Plagiarism or Imitation?: The Case of Abronius Silo in Seneca the Elder’s Suasoriae 2.19–20
Arethusa – Volume 43, Number 1, Winter 2010, pp. 113-131
The Johns Hopkins University Press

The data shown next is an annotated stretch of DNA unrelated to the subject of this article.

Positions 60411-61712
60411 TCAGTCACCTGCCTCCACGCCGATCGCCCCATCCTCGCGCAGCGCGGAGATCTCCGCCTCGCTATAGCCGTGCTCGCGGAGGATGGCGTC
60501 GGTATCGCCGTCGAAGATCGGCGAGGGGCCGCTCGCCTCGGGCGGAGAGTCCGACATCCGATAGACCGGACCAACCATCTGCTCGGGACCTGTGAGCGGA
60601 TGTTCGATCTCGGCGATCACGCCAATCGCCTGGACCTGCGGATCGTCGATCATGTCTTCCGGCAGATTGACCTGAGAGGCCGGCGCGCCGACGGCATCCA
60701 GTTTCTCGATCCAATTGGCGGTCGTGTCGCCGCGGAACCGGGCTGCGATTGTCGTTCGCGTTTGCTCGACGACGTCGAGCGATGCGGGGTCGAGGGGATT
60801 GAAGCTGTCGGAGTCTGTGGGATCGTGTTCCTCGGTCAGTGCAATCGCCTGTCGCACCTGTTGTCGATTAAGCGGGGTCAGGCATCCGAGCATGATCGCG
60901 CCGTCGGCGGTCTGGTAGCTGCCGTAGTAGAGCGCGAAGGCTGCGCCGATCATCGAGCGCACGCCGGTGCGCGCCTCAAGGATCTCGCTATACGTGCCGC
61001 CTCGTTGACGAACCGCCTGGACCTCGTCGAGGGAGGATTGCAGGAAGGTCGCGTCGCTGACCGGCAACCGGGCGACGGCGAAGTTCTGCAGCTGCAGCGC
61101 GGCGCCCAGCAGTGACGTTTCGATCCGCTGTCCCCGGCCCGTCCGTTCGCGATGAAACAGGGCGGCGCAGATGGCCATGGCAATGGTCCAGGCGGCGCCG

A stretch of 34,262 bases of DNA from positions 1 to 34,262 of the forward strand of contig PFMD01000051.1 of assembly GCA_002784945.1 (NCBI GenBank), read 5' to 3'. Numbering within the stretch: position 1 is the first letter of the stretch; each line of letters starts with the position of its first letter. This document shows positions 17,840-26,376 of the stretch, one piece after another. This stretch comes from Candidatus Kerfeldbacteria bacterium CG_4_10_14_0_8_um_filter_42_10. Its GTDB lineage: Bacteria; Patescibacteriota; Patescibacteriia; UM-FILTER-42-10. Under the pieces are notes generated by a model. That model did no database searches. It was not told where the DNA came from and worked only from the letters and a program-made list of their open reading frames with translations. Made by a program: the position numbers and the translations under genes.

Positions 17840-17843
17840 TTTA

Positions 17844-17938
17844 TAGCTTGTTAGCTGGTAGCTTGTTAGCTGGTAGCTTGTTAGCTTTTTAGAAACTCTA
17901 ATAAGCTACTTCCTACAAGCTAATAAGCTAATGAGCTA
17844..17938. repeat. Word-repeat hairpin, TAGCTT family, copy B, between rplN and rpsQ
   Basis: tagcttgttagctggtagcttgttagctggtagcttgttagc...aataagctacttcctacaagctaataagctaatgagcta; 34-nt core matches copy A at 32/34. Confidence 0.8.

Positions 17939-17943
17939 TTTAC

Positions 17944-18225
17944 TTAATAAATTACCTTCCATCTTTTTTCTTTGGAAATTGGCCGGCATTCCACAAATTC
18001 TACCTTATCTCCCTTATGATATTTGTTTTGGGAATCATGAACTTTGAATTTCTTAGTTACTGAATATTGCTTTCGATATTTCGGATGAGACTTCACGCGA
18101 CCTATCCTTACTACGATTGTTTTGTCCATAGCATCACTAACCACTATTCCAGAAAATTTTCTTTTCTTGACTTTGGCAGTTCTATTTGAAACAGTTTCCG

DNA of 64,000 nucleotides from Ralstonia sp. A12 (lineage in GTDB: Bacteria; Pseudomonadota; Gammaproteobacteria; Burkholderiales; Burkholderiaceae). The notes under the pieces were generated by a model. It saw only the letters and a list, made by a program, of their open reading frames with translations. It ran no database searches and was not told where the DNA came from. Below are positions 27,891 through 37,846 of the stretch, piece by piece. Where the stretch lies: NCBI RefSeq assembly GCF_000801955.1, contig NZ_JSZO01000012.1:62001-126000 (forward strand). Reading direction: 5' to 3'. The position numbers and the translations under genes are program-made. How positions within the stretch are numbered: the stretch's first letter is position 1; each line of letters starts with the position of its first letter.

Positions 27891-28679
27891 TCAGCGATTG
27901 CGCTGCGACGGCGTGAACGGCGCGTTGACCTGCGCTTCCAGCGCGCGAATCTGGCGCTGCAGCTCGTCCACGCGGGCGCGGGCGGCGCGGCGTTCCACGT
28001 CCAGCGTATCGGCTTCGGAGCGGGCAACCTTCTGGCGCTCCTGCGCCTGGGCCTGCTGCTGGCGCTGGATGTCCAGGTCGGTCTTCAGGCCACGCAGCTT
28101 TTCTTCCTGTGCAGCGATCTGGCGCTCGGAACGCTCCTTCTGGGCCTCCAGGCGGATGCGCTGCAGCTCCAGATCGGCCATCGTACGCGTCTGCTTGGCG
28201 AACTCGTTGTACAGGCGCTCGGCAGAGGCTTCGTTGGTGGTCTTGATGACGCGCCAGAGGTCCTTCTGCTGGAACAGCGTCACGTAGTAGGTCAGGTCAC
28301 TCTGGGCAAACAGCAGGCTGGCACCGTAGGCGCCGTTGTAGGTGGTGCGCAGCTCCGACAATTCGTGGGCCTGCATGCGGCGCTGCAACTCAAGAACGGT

Disagreements over whether an author imitated or plagiarized a predecessor are a part of Latin literary history, with Virgil’s ancient reception providing striking examples. This article argues that Seneca the Elder’s Suasoriae 2.19–20 sets forth another case where a Roman author’s perceived textual borrowing was labeled both imitation and plagiarism. The author is Abronius Silo, who adapts a sententia from the declaimer Porcius Latro. In addition, I explore ways of conceptualizing the imitation and plagiarism that appear in Seneca’s passage, situate the discussion in the context of Seneca’s work and intellectual milieu, and link his ideas and critical practices to those found in Latin literary culture more broadly.